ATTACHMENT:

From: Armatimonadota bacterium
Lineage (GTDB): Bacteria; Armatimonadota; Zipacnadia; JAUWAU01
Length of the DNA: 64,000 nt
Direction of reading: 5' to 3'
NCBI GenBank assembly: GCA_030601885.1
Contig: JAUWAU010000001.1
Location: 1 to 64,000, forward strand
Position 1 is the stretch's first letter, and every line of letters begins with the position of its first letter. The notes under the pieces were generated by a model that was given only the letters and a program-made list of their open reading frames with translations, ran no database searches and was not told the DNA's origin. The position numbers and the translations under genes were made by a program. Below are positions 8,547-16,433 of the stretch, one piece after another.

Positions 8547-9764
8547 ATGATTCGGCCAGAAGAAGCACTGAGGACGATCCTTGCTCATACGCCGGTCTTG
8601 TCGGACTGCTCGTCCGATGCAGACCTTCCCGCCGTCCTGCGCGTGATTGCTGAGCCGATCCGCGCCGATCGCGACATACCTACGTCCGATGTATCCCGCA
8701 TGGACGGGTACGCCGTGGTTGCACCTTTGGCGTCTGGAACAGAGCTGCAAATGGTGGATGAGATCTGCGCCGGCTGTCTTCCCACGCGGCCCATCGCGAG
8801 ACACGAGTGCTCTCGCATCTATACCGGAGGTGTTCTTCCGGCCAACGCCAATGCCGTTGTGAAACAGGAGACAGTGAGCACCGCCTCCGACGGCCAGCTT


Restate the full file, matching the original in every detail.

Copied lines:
From: Armatimonadota bacterium
Lineage (GTDB): Bacteria; Armatimonadota; Zipacnadia; JAUWAU01
Length of the DNA: 64,000 nt
Direction of reading: 5' to 3'
NCBI GenBank assembly: GCA_030601885.1
Contig: JAUWAU010000001.1
Location: 1 to 64,000, forward strand
Position 1 is the stretch's first letter, and every line of letters begins with the position of its first letter. The notes under the pieces were generated by a model that was given only the letters and a program-made list of their open reading frames with translations, ran no database searches and was not told the DNA's origin. The position numbers and the translations under genes were made by a program. Below are positions 8,547-16,433 of the stretch, one piece after another.

Positions 8547-9764
8547 ATGATTCGGCCAGAAGAAGCACTGAGGACGATCCTTGCTCATACGCCGGTCTTG
8601 TCGGACTGCTCGTCCGATGCAGACCTTCCCGCCGTCCTGCGCGTGATTGCTGAGCCGATCCGCGCCGATCGCGACATACCTACGTCCGATGTATCCCGCA
8701 TGGACGGGTACGCCGTGGTTGCACCTTTGGCGTCTGGAACAGAGCTGCAAATGGTGGATGAGATCTGCGCCGGCTGTCTTCCCACGCGGCCCATCGCGAG
8801 ACACGAGTGCTCTCGCATCTATACCGGAGGTGTTCTTCCGGCCAACGCCAATGCCGTTGTGAAACAGGAGACAGTGAGCACCGCCTCCGACGGCCAGCTT